My frozen breast milk changed color. Is this OK? Breast milk that's been frozen or refrigerated may look a little different from fresh breast milk, but that doesn't mean it's gone bad. It's normal for early breast milk to look kind of orange and the mature milk to look slightly blue, yellow, or brown when refrigerated or frozen. And it may separate into a creamy looking layer and a lighter, more milk-like layer. If this happens, just swirl it gently to mix it up again. Thawed milk may smell or taste soapy due to the breakdown of fats in the milk. The milk is still safe to drink, and most babies won't have a problem with it. If your baby doesn't like it, the milk can be heated to scalding (bubbles around the edges) right after it is pumped or expressed and then quickly cooled and frozen. This switches off the enzyme that breaks down the milk fats. How do I clean bottles and pump parts? Before their first use, wash and then sterilize the nipples, bottles, and washable breast pump supplies (for example, the breast shields and any other part that touches your breasts or your milk) by boiling them for 5 to 10 minutes. Check the manufacturer's recommendations for the length of time to boil the parts. You also can sterilize the parts with a countertop or microwaveable sterilizer, but boiling works just as well and costs nothing. After that, wash the bottles, nipples, and pump supplies in hot, soapy water (or run them through the dishwasher) after every use. They can transmit bacteria if not cleaned properly. Is it safe to microwave my baby's bottles? The microwave can create dangerous "hot spots" in bottles of formula or breast milk, so you should never microwave them. Instead, you can run the bottle or freezer bag under warm water for a little bit, swirl the bag or bottle around in a bowl of warm water, or thaw the milk in the refrigerator. You also can put your baby's bottles in a pan of warm water (away from the heat of the stove) and then test the temperature by squirting a drop or two on the inside of your wrist before feeding your baby. And bottle warmers are available for use at home or in the car.


Expressing milk means squeezing milk out of your breast so you can store it and feed it to your baby later. you have to be away from your baby, for example, because your baby is or because you're your breasts feel you want to How do I express breast milk? You can express milk by hand or with a breast pump. PHow often you express your milk, and how much you express,Pwill depend on why you are doing it. Sometimes it takes a little while for your milk to start flowing. Try to choose a time when you feel relaxed. Having your baby (or a photo of them) nearby may help your milk to flow. You mayPfind it easier toPexpress in the morning, when your breasts can sometimes feel fuller. Some women find it easier to express milk by hand than to use a pump, especially in the first few days or weeks. It also means you won't have to buy or borrow a pump, or rely on an electricity supply. Hand expressing allows you to encourage milk to flow from a particular part of the breast. This may be useful, for example, if one of the milk ducts in your breast becomes blocked. Hold a sterilised feeding bottle or container below your breast to catch the milk as it flows. Before you start, thoroughly with soap and warm water. Some mothers find gently massaging their breasts before expressing helps their milk to let down. Cup your breast with one hand then, with your other hand, form a "C" shape with your forefinger and thumb. Squeeze gently, keeping your finger and thumb near the darker area around your nipple (areola) but not on it (don't squeeze the nipple itself as you could make it sore). This shouldn't hurt. Release the pressure, then repeat, building up a rhythm. Try not to slide your fingers over the skin. Drops should start to appear, and then your milk usually starts to flow. If no drops appear, try moving your finger and thumb slightly, but still avoid the darker area. When the flow slows down, move your fingers round to a different section of your breast, and repeat. When the flow from one breast has slowed, swap to the other breast. Keep changing breasts until your milk drips very slowly or stops altogether. There are two different types of breast pump: manual (hand-operated) and electric. Different pumps suit different women, so ask for advice or see if you can try one before you buy.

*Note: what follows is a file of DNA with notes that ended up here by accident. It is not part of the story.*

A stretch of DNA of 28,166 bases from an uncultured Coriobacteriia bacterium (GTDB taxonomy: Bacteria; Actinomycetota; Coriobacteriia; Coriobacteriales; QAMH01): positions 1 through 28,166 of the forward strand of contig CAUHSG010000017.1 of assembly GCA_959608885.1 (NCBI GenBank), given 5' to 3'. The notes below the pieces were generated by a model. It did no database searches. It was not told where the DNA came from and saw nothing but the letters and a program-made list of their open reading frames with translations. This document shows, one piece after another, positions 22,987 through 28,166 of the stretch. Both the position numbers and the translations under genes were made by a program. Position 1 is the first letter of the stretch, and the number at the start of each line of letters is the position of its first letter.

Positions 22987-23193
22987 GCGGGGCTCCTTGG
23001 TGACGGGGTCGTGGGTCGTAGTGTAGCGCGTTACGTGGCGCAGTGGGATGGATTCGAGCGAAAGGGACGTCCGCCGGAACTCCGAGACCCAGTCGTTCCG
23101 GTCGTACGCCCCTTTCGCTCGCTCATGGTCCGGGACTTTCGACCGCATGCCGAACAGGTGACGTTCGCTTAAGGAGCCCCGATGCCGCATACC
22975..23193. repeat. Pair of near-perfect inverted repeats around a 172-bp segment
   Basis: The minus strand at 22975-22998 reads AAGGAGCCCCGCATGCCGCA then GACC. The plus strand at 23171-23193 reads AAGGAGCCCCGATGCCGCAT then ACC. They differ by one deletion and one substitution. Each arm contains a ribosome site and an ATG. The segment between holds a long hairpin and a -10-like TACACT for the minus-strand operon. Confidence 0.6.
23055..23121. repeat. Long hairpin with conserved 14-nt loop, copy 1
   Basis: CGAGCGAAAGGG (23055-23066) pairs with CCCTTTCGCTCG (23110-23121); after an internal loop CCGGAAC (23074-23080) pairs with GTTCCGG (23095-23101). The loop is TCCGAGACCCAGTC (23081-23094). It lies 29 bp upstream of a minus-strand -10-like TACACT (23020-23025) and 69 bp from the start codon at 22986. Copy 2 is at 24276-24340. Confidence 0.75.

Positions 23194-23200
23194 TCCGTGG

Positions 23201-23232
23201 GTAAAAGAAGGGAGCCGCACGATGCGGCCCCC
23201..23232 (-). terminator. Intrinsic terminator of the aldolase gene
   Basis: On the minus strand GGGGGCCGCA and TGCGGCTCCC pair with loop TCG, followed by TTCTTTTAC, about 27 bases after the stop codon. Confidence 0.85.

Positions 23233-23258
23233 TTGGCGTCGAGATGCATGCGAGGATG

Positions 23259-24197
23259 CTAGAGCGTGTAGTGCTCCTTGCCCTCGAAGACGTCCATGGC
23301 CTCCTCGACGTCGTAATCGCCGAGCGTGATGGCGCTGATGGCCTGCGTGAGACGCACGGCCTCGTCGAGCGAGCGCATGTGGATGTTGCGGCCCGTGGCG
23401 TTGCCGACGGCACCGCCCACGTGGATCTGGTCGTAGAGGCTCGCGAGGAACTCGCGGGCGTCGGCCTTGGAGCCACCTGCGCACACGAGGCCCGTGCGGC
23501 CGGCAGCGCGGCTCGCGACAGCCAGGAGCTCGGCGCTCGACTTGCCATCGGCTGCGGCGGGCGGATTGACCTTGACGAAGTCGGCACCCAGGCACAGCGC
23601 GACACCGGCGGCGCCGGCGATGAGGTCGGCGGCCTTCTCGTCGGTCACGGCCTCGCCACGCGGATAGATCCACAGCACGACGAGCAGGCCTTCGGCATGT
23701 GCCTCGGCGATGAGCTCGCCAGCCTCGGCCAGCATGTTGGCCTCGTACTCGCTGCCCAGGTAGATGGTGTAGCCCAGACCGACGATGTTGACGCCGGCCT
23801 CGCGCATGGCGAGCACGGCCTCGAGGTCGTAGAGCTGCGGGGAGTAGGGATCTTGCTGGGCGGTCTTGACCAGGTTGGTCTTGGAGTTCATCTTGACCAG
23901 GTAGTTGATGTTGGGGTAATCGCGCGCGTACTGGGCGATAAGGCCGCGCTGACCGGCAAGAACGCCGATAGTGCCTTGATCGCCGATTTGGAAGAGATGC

Manual pumps are cheaper but may not be as quick as an electric one. You may be able to hire an electric pump. Your midwife, health visitor or a local breastfeeding supporter can give you details of pump hire services near you. The suction strength can be altered on some electric pumps. Build up slowly. Setting the strength to high straightaway may be painful or damage your nipple. You may also be able to get different funnel sizes to fit your nipples. The pump should never cause bruising or catch your nipple as it is sucked into the funnel. Always make sure that the pump and container are clean and sterilised before you use them. P See tips on. Breast milk that's been cooled in the fridge can be carried in a cool bag with ice packs for up to 24 hours. Storing breast milkPin small quantities will help to avoid waste. PIf you're freezing it, make sure you label and date it first. Breast milk that's been frozen is still good for your baby and is better than formula milk. It's best to defrost frozen milk slowly in the fridge before giving it to your baby. If you need to use it straightaway you can defrost it by putting it in a jug of warm water or holding it under running warm water. Once it's defrosted, use it straightaway. Don't re-freeze milk that has been defrosted. You can feed expressed milk straight from the fridge if your baby is happy to drink it cold. Or you can warm the milk to body temperature by putting the bottle in a jug of warm water or holding it under running warm water. Once your baby has drunk from a bottle of breast milk it should be used within the hour and anything left over thrown away. Don't use a microwave to heat up or defrost breast milk. ThisPcan cause hot spots, which can burn your baby's mouth. If you're expressing breast milk because your baby is premature or sick, ask the hospital staff caring for your baby for advice on how to store it. Read more information about. Having difficulty expressing? Ask your midwife or health visitor for help. They can also tell you about other breastfeeding support available near you. Search online for. Call the National Breastfeeding Helpline on 0300 100 0212 (9. 30am-9. 30pm daily). Visit the Bliss website for advice on.